The first link is to an excellent 6-page article by Tony Graham:  Layout of Japanese documents posted on in July 2009.  Tony uses 11 charts and about 20 paragraphs to summarize the entire problem facing Western publishers who want to publish Japanese language books, journals or high-quality websites in Japanese.

I particularly appreciate Tony’s comment:  “In the Western tradition, pages are designed from the outside in: the page size is decided first, followed by the size and placement of the main text block … [where as] In the Japanese tradition, it is the opposite: the size of the main text block (kihon-hanmen) is determined first … and the size of the page (trim size) is determined based on the proportions of the kihon-hanmen.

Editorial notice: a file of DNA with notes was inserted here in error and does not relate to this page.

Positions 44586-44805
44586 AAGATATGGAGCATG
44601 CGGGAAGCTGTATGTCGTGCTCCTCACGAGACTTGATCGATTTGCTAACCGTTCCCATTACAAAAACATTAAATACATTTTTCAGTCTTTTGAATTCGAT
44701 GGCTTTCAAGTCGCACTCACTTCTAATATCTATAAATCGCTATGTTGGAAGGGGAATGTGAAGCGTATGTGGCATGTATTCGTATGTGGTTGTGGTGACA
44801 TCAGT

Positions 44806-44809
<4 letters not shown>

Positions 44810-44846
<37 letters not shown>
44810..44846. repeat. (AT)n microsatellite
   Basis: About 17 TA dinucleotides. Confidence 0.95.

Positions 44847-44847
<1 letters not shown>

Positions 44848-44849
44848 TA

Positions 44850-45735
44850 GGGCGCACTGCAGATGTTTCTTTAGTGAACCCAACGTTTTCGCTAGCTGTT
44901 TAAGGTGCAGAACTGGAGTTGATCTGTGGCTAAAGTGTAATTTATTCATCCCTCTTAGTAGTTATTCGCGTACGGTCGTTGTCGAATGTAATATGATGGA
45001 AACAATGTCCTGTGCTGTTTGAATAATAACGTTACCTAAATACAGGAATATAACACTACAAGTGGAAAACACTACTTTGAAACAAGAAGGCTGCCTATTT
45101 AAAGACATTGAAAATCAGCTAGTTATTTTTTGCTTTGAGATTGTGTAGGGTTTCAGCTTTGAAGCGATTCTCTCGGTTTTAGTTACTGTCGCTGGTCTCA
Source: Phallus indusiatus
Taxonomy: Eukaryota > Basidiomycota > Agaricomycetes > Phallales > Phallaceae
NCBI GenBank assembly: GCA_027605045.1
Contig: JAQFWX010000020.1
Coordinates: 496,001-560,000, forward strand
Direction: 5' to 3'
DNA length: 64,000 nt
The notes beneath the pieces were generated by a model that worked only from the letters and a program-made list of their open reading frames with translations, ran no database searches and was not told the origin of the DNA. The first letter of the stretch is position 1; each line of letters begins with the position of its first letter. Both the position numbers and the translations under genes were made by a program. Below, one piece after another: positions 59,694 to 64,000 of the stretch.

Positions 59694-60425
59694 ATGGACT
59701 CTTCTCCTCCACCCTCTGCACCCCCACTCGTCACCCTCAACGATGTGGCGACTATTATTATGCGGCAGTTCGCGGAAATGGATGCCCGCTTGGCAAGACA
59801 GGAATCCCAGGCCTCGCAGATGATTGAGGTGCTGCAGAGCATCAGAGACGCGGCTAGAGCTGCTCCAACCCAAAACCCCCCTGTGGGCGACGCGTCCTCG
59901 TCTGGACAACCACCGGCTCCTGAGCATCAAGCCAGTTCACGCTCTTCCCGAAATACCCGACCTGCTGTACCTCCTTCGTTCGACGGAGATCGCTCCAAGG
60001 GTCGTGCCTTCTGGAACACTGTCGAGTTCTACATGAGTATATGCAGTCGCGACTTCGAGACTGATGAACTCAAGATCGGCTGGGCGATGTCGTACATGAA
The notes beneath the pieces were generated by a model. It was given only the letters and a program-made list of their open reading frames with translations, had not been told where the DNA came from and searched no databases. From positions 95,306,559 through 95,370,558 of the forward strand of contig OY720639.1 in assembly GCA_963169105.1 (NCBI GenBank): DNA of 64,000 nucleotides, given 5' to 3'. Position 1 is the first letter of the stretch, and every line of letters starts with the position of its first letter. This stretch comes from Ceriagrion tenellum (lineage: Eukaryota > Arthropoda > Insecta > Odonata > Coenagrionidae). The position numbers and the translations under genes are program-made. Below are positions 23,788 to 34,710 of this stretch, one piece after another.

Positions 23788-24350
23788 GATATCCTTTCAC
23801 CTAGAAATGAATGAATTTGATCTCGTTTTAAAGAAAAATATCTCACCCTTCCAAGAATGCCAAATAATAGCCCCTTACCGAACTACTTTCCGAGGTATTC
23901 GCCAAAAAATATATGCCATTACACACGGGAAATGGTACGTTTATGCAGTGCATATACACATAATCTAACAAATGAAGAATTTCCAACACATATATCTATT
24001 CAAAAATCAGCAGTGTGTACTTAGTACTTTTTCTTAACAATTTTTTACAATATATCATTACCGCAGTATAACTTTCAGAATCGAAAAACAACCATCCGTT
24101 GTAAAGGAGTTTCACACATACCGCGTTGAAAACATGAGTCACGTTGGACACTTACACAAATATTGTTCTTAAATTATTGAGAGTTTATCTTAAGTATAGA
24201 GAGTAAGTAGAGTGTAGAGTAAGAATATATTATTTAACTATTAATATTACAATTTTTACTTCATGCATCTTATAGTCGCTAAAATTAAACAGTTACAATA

The second link is to a 4 June 2009 detailed English language document created by a working group of the World Wide Web Consortium, with the accurate but boring title: Requirements for Japanese Text Layout .  This 163-page tome is an excellent primer for software developers and page designers who have already decided to publish something in Japanese, and want a detailed outline of the differences between Western and Japanese typesetting and page construction.  You are still going to need to hire or outsource the work to a fluent Japanese crew, but at least you will now understand why it is taking so long, and why they are charging you so much!

The W3C document will also be beneficial to western marketing professionals who want to adopt their corporate theme to the Japanese market and wonder if the corporate brochures and Annual Report can be easily translated into Japanese.